Always A Player – Wendy James Interview
By Classic Pop | July 27, 2017
Even when she was fronting Transvision Vamp, Wendy James was the star of her own movie, but these days she handpicks her leading men…
Once upon a perve, it was impossible to depict Wendy James arching boldly on your magazine cover without then throwing stones at her. It was like the Transvision Vamp singer had exceeded the accepted volume of hydrogen peroxide for a pin-up and must be duly punished.
“What is she like?!” Select wondered, beneath a picture of James baring her teeth, clad in a brassiere. The Face began one feature “Wendy James is a woman everybody loves to hate”, then Time Out went one better and made her the cover star for their ‘Hated 100’ issue. NME ran the cover line “Little Miss Misunderstood – Wendy James pouts it about”. In another issue, she topped NME’s ‘gender traitor’ box-out in a women-in-rock feature. Bloody hell, she couldn’t win.
The funny thing is, you’ll never find an interview in which James gets the huff about it. Self-pity is not in the vocabulary. “I’ve got a goldfish memory,” she says airily now, talking down the blower from her apartment in Paris. “I can’t remember what journalists have said bad things about me – it goes in one ear and out the other. I just do what I do and I concentrate on myself.”
Having turned 50 in January, James has lost interest in trash-punk anthems and sending outrage meters into the red. What endures is her love of the Velvets, Dylan and The Stooges, something evident in her third solo album The Price Of The Ticket with its riff-focused rock’n’roll, each song a mini-movie melodrama.
The album covers much ground, variously submerged in New York, the Great Plains and her adopted Paris, the latter of which is inspired by lazy French pop of the Sixties, such as the yé-yé derivative of go-go girls. You can’t listen to a coolly disdainful track such as Love From The 9th (“you and me, we just don’t talk the same language”) and not picture James drinking coffee at Café de Flore, surrounded by the local ‘drageurs’ – the well-heeled divorcées who hone in on lone women. “I’ve got a fairly unfriendly stare when I want to have,” she chuckles.
James is a Bardot in no need of a Gainsbourg. She’s the producer, sole songwriter and even the record label: she funded the recording through PledgeMusic pre-sales and then utilised the site as a one-stop-shop to shift everything from 12-inch test pressings to guest list places.
Being the boss also means being able to handpick her personnel: ex-Sex Pistol Glen Matlock on bass, Lenny Kaye of The Patti Smith Group on guitar, and James Sclavunos (Nick Cave & The Bad Seeds) on drums. A couple of tracks were further recorded with guitarist James Williamson and the late saxist Steve Mackay, both from The Stooges.
James had known Matlock since she was a teenager, but the rest of this studio band were far from session players. “James is one of my confidantes, and Lenny… if you met him, you’d fall in love,” she says. “He plays in a bar every Sunday near where he lives. Obviously he doesn’t need to do that, but similarly I’ve never known James to take a day off. It’s the same with me; I’m a workaholic. Other musicians who were less comfortable in their skin might try to throw their weight around, but they just brought me their enormous amount of ideas and talent and let me keep things on track until it was what I heard in my head.”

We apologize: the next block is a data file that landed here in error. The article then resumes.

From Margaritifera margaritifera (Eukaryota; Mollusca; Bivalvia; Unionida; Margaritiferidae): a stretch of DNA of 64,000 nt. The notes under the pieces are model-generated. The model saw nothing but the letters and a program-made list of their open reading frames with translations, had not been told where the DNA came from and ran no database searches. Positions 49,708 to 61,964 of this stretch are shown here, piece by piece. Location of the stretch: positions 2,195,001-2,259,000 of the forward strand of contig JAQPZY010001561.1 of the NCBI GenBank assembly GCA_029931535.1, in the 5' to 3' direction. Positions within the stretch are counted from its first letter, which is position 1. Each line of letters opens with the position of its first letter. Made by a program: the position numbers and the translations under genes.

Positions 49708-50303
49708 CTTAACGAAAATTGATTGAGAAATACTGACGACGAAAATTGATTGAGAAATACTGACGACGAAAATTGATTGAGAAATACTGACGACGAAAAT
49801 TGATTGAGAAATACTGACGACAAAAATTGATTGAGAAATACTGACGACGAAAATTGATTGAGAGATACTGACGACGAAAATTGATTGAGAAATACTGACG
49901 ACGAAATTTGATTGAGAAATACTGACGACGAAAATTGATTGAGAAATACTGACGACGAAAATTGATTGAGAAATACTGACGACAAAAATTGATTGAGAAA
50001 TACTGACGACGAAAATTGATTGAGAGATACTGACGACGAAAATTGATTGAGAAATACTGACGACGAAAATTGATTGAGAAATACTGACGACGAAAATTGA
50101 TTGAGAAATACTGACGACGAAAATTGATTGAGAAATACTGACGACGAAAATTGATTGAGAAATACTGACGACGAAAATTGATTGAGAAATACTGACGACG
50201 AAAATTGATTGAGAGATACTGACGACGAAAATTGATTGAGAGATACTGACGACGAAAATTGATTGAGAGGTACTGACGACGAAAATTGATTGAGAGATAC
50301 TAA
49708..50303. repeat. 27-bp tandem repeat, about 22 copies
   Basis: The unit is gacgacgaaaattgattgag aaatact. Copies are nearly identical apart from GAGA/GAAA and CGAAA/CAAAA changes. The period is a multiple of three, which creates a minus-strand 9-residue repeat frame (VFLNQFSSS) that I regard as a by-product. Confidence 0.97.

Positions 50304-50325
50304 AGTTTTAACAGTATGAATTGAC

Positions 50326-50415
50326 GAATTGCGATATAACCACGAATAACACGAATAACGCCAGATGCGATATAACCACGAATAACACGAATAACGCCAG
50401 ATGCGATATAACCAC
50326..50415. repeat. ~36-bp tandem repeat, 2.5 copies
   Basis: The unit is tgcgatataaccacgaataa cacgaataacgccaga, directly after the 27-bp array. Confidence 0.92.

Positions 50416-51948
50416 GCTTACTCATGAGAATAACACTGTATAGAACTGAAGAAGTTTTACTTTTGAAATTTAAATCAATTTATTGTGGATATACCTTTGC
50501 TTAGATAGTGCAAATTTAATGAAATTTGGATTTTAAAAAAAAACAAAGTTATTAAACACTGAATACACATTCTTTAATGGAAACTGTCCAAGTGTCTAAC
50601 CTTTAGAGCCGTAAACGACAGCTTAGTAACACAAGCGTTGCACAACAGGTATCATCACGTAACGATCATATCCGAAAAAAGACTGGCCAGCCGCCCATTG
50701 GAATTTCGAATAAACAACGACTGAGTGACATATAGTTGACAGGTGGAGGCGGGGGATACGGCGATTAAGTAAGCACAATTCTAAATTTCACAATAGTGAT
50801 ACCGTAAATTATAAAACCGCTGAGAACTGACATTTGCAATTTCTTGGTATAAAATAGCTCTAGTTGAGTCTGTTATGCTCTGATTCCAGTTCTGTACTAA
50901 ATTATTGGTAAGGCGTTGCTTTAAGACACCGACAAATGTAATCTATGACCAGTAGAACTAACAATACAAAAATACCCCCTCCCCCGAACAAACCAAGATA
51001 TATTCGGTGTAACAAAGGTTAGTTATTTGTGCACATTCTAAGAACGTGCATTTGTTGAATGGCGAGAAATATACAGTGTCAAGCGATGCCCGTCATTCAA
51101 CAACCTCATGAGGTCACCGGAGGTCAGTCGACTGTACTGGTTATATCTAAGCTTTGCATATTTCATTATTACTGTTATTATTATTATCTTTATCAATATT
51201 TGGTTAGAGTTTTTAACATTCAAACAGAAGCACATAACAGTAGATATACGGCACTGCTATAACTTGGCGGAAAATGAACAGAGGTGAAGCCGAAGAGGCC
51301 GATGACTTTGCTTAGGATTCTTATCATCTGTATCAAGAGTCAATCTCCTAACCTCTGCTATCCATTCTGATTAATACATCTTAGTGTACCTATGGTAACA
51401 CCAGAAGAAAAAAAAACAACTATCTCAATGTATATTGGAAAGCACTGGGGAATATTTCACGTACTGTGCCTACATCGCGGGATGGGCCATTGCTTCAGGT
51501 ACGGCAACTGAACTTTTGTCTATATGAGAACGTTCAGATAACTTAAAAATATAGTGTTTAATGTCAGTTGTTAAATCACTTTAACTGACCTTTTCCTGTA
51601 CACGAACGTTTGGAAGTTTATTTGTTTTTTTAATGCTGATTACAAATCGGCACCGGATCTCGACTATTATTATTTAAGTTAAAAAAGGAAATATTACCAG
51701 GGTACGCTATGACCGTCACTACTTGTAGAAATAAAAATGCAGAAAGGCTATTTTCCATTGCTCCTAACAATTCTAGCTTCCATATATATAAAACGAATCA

Since moving to New York in 2002 (Paris is but a dalliance), James has cultivated a psychogeographical fascination with the grimier neighbourhoods.
“I’m good friends with Chris Frantz and Tina Weymouth from Talking Heads, who knew the Bowery when it was a rat-infested danger zone,” she swoons. “Nowadays it’s an upper-middle class shopping mall for people who want to go to Bed Bath & Beyond and J-Crew, but it’s still exciting that I’m walking in the same Union Square that Andy Warhol’s Factory was in. There’s something about Downtown, with the artists, revolutionaries, activism, Max’s Kansas City, Patti and Lenny, the traffic lights, street signs, the rundown tenements… oh god. I could just eat it every single day.”
Wendy James and guitarist Nick Christian Sayer flesh out London band Transvision Vamp with bassist Dave Parsons, keyboardist Anthony “Tex Axile” Doughty and drummer Pol Burton. They’re signed by MCA
The band’s debut album Pop Art goes gold in the UK and platinum in Australia. Singles include Sister Moon, I Want Your Love, Revolution Baby and a cover of Holly Beth Vincent’s Tell That Girl To Shut Up
A swift follow-up with Velveteen, which reaches No. 1 in the UK album charts. The singles from the album were Baby I Don’t Care, Landslide Of Love, The Only One and Born To Be Sold
MCA refuses to release Little Magnets Versus The Bubble Of Babble in the UK after two singles flop
The band splits, from “fatigue”
James launches her solo career with an album written for her by Elvis Costello and Cait O’Riordan, Now Ain’t The Time For Your Tears. It’s not a commercial success and she decides to take time out to learn guitar and find her way around a Portastudio
James moves from West London toNew York
With her new band Racine, James releases the more indie-sounding Number One album. It’s entirely written and produced by James herself